Cannes Q&A: Behind the Session with Sarah Hofstetter

June 27, 2016


Last week, 360i CEO Sarah Hofstetter took to the stage at the Cannes Lions International Festival of Creativity to discuss the transformation of one of the world’s oldest, most powerful creative outlets: play. Sarah was joined by Mattel EVP & Chief Strategic Technology Officer Geoff Walker. Together, they examined how toy makers are at the center of ushering in a whole new age of play, combining imagination and fun to inspire world-changing ideas.

We caught up with Sarah after her session to learn more about the topic and her experience at the world’s most prominent global festival of creativity.

When most people think of the Cannes Lions Festival, they think of advertising. So what inspired you to address the topic of play?

Creativity and play are incredibly intertwined, and creativity is the driver of some of the best advertising. Both the ad industry and the toy industry are grappling with how to evolve and adapt as technology and social media pervade every facet of life. There are actually a lot of parallels, which I found fascinating. What’s particularly interesting is that play started out being completely free and imaginative – essentially a blank slate for children to build and create. It’s since moved into being quite prescriptive and instructive, with parents competing practically from birth to mold their children into over-achievers. Meanwhile, advertising started out as prescriptive and instructive, touting very specific benefits and fitting neatly into the assigned specs of a print ad or 30-second spot. We’ve now moved into the territory of no-holds-barred creativity, where the world is your canvas and there are no boundaries to where an advertising message can reach you. We wanted to identify the sweet spot for both industries.

So what’s the happy medium between complete freedom and imagination, and a prescriptive, instructive experience?

Well, to figure that out we took a deeper look at what makes great play today, and it revealed three fundamentals — that interestingly, can equally be applied to advertising.

ROI: Return on Involvement is the first. In play, the most powerful and beneficial return is one that rewards effort versus outcome. With technology rewards can adapt throughout gameplay. Think about a computer game: as you get better at playing it, the levels get harder. Thanks to a new generation of connected toys, rewards can change to keep kids motivated. In advertising, the key is identifying the reward that inspires action, whether its entertainment, utility, social cred, or access. Thanks to data and technology, we can create different rewards for different people that are aligned with what they value most. A good example of this is our Cannes Lion-winning work for Canon Photo Coach.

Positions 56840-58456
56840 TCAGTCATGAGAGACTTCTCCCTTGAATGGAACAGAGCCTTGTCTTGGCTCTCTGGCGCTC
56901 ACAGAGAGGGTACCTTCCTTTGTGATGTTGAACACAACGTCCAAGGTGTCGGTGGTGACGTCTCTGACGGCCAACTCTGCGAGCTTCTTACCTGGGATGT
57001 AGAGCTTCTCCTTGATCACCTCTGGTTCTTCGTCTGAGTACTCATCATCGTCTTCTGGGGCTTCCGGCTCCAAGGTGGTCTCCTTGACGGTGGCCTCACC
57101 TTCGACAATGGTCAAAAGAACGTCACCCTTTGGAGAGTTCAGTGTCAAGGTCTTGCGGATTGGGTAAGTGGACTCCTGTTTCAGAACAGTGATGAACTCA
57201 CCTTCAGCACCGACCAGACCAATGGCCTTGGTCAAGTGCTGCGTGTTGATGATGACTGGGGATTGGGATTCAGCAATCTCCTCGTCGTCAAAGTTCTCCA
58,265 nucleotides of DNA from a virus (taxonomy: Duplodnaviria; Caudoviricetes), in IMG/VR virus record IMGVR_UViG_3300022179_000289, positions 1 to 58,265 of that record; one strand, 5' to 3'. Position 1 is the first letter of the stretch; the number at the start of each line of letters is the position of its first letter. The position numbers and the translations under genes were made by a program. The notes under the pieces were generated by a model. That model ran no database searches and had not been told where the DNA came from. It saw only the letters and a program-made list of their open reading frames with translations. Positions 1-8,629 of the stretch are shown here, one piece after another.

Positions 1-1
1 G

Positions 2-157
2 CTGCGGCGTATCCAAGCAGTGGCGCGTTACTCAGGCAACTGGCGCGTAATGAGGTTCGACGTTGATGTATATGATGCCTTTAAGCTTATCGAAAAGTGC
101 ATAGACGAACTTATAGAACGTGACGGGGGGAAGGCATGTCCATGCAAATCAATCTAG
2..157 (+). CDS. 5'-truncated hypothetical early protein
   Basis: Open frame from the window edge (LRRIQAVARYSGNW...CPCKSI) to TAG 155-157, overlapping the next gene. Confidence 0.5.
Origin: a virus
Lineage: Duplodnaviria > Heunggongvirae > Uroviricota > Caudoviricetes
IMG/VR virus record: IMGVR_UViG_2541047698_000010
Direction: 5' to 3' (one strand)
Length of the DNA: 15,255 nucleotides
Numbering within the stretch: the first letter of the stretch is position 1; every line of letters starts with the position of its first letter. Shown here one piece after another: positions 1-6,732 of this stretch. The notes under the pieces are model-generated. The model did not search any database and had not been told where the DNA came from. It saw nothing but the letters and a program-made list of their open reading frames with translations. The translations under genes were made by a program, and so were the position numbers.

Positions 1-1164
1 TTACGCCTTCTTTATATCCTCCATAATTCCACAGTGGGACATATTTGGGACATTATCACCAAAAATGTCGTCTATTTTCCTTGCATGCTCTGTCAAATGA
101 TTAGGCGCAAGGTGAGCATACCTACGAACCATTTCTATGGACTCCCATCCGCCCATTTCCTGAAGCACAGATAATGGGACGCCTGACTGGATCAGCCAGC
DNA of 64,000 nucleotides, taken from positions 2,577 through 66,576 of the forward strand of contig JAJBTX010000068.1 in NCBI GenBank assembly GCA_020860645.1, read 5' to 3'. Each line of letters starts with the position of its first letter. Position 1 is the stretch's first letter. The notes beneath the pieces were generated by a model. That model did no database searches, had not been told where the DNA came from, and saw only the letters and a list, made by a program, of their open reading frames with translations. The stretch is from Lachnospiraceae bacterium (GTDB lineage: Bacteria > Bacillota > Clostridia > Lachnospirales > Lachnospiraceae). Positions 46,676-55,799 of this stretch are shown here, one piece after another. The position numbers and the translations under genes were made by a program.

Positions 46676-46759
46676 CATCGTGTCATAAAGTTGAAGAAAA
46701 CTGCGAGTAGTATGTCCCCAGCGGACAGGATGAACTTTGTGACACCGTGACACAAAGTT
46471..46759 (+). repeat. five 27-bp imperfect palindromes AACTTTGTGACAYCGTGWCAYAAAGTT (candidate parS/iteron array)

Freedom within a framework is the second. A great toy gives you a starting place, but not an ending place. For example, Barbie allows kids to be anything. Even with a simple item like the Barbie Dreamhouse, there is a framework within which they can play, imagining Barbie in many situations and creating storylines from their imagination. In advertising, we depend on the framework so we don’t invade spaces where we’re not wanted. Otherwise, we would get too clever for our own good, and don’t accomplish the business objective. Too much freedom can even inhibit our ability to ideate. This is why we have briefs.

And finally, the third fundamental is social connections. Kids have an overriding desire to connect with other kids, and though many parents worry that technology has reduced those connections, it’s actually opened up new platforms for social interactions. Kids sit with laptops and FaceTime with one another, talking about what they’re doing. Social interaction is hugely important for healthy development – the benefits of social play include learning how to take turns, how to talk to others, how to understand empathy, and practice patience. Technology has actually helped to foster this growth. In advertising, word of mouth and social fuel have never been more critical. Especially as 92% of consumers trust purchase recommendations from others – even if they don’t know them – over branded content. One of the highest compliments I’ve received from a client came from Tom Buday at Nestlé, who said that we are helping them move from work that talks to consumers, to work that consumers talk about. And that’s a sweet spot.

So what was your favorite part of leading this session in Cannes?

My favorite part of the session was the game we played, which was borrowed from New York Times bestselling author Charles Duhigg. When we spoke about the importance of freedom within a framework, we wanted to engage the audience in the concept, so we handed out sheets of paper and asked our audience to turn it into a plane and get it into a wastebasket on the main stage. While some people actually crafted paper planes, others used their freedom to crush the paper into a ball and improve their chances of throwing it into the basket. However, one brave audience member ran up to the stage with the crumpled ball and dunked it into the basket, demonstrating the complete freedom within the framework – engaging his freedom to get off his chair. This really brought the concept to life in a way that was tangible, and also was a lot of fun.